A sharp blast of glacial air came screaming through the suddenly opened door, about negative 30 degrees factoring in the wind-chill. A young man, no more than 12 years of age, popped his head into the ice shanty with only frozen eyelashes and a red nose exposed. Crunching footsteps could be heard behind him, and his dad soon towered behind him in the doorway. My friends and I all received the who the heck are you guys look. We were fresh faces to the ice fishermen of Sawyer Harbor for certain, and the fortunate guests of the owners of the shack we were enjoying that day.
After some quick banter and the usual line of fish questioning, the dad signaled their departure by proclaiming it was time for high-noon old-fashioneds. I asked the young man if he was helping make the drinks, to which he responded, “Making them, I’m drinking ‘em.” I could tell by the sly smile that furled up beyond the collar that was protecting his neck and chin that he likely wasn’t joking.
My friends and I were lucky enough to find ourselves in a handsomely adorned ice shanty, lovingly named One Ton. The owners of One Ton (“Hooch” Jason Routheaix and Rob Gay) couldn’t make the outing that day and graciously offered it up for use. One Ton was and is at the epicenter of the cultural experience that is ice fishing. A seemingly constant stream of excited visitors shared stories and reports throughout the day – a few even offered to add some fish to our sad fish bucket.
The ice shack can be spotted miles away, mostly thanks to its exquisite geometry, and flat black finish with electric green trim on the outside. The amusing colors provide a hint to the magic that can be found inside. It is a fisherman’s palace, and once you step in it’s easy to forget that you are there to fish. Wrapped in cozy comforts, we were lost in ever-changing fish stories, and the longer we sat, the more details revealed themselves. Its woodburning stove is a classic element, both well designed and charming. The carpeted bench seating is a rare luxury, which we did not feel deserving of. A quick glance toward the ceiling reveals the card table that is always ready to be dropped down for a game of sheepshead. Decades of ice shanty creation in all its iterations has surely led One Ton to its rightful throne on the harbor.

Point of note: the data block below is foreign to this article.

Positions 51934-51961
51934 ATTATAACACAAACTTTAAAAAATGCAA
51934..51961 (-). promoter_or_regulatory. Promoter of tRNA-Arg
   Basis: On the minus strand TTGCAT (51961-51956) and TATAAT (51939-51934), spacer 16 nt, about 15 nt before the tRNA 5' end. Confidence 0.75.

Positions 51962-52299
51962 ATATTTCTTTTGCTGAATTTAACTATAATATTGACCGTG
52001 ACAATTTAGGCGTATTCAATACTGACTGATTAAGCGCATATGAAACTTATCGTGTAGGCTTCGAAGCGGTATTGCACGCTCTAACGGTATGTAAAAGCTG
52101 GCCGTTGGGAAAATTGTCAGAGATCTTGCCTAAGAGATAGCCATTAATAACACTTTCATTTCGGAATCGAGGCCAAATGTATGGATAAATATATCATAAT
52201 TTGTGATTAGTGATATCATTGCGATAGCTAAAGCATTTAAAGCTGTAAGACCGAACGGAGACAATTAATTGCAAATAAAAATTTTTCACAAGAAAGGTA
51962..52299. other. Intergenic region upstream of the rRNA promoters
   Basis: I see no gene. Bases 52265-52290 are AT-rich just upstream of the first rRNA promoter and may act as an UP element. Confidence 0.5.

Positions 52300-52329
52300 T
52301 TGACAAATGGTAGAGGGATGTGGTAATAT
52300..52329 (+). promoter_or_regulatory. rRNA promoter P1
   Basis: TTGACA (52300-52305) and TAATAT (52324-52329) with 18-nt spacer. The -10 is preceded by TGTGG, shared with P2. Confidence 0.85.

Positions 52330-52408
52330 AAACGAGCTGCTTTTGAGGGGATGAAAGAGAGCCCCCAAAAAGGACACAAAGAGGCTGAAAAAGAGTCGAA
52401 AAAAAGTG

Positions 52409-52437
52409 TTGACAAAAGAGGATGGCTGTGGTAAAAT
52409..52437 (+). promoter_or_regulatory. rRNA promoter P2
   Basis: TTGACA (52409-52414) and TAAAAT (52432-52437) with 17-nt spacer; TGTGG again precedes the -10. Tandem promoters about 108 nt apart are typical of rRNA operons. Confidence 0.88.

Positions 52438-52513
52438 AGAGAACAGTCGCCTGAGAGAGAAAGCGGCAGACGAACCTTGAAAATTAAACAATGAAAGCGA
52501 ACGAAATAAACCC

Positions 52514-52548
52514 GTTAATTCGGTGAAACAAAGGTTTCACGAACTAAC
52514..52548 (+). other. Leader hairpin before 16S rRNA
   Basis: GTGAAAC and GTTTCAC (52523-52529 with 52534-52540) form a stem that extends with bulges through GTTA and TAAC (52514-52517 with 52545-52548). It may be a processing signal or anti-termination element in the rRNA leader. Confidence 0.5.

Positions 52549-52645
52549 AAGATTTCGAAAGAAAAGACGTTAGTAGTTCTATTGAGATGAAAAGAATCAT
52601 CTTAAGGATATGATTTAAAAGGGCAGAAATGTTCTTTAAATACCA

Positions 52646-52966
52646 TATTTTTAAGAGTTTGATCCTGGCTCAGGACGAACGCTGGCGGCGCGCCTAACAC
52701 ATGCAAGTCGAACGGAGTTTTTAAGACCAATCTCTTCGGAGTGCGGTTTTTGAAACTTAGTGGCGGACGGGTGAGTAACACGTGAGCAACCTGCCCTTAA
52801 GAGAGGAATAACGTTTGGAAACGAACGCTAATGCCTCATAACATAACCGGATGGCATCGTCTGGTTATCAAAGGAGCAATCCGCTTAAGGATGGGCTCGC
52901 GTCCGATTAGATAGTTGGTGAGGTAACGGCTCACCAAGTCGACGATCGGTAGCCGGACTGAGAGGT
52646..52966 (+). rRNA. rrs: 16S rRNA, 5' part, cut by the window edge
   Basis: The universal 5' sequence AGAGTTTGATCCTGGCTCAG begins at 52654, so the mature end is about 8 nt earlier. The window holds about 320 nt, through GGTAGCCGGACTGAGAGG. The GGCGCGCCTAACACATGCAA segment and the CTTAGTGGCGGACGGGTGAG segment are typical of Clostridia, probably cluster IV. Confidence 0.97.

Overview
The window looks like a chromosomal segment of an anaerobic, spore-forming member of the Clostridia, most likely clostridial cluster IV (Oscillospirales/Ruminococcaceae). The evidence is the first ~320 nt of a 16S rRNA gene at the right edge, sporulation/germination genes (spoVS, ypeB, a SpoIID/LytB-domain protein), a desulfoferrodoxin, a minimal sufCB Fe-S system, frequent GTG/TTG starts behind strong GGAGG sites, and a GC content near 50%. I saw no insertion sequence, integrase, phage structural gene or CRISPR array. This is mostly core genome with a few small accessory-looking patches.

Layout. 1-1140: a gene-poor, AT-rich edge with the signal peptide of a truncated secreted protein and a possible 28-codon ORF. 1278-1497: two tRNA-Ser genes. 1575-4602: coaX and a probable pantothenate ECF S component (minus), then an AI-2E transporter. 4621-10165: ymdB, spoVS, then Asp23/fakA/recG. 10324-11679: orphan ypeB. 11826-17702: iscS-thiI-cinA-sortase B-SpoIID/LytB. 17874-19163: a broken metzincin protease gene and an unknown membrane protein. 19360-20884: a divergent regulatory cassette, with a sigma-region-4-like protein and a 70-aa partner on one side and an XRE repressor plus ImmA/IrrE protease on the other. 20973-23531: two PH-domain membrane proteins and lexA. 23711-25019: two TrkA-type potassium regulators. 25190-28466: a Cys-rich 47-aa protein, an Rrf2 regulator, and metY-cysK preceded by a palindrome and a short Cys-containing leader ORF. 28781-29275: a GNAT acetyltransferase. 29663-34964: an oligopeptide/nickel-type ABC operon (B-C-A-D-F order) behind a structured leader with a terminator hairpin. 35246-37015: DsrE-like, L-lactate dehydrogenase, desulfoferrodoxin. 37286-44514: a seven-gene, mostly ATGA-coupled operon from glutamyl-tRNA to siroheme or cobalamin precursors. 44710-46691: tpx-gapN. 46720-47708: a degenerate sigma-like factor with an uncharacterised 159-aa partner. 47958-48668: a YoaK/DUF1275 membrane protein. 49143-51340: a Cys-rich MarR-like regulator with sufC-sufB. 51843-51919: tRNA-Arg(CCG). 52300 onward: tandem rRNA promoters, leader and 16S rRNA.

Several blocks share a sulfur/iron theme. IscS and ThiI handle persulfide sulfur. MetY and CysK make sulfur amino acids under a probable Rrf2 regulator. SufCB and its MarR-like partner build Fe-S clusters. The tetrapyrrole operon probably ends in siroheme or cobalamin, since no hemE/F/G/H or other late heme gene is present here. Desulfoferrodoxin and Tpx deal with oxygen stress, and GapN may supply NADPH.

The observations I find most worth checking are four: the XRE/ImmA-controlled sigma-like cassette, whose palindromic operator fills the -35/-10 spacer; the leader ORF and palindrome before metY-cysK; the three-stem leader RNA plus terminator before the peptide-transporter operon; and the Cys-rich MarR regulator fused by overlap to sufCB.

As for the fish, they popped in at times, and it can get wildly entertaining watching four grown men competing for the same fish when it comes lazing around. Thanks to the cold start to the winter, about 10 inches of beautiful, black ice had formed. From inside the shack the water took on a beautiful turquoise green and the clear water allowed us to see the fish as if they were dancing around in an aquarium. The sunlight poured through the windows and was like a beam from the heavens, a blessing from the perch gods.
As the day moved on, the sun made a slow retreat over the tree line, past the neighboring cliff. It was time to leave our comfy palace and return to the frozen world. A sherbet sunset colored ice and sky. As we made our way to our vehicles, the stinging air slapped at our faces, and old-fashioneds started to sound pretty good.
Your weekend forecast
Could it be? Another significant storm on Sunday into Monday? The severity of the storm will be largely dependent on the track of the low-pressure system arriving out of the southern plains. It’s likely that there will be enough cold air via a Canadian Clipper arriving Sunday morning to produce something interesting and meaningful as the two systems greet one another. Friday into Saturday we will see and feel warmer air continue to invade the peninsula. Temps will likely be well above normal for these days, with only periods of scattered to broken mid and high clouds overhead.
Friday: Partly sunny, with a high near 34.
Saturday: Mostly cloudy, with a high near 36.
Sunday: A chance of snow. Cloudy, with a high near 33.
All weather predictions are based in science with information gathered from the National Weather Service, and are subject to change depending on the weather.
Growing up in Michigan, Ryan Heise began keeping a fishing journal detailing the weather conditions and can still recall his hometown weatherman’s name. His fascination with weather has never wavered and began to heighten when planning surf trips while living in Florida. Now proud to call Door County home, he has found a new fascination with the unique microclimate of Door County.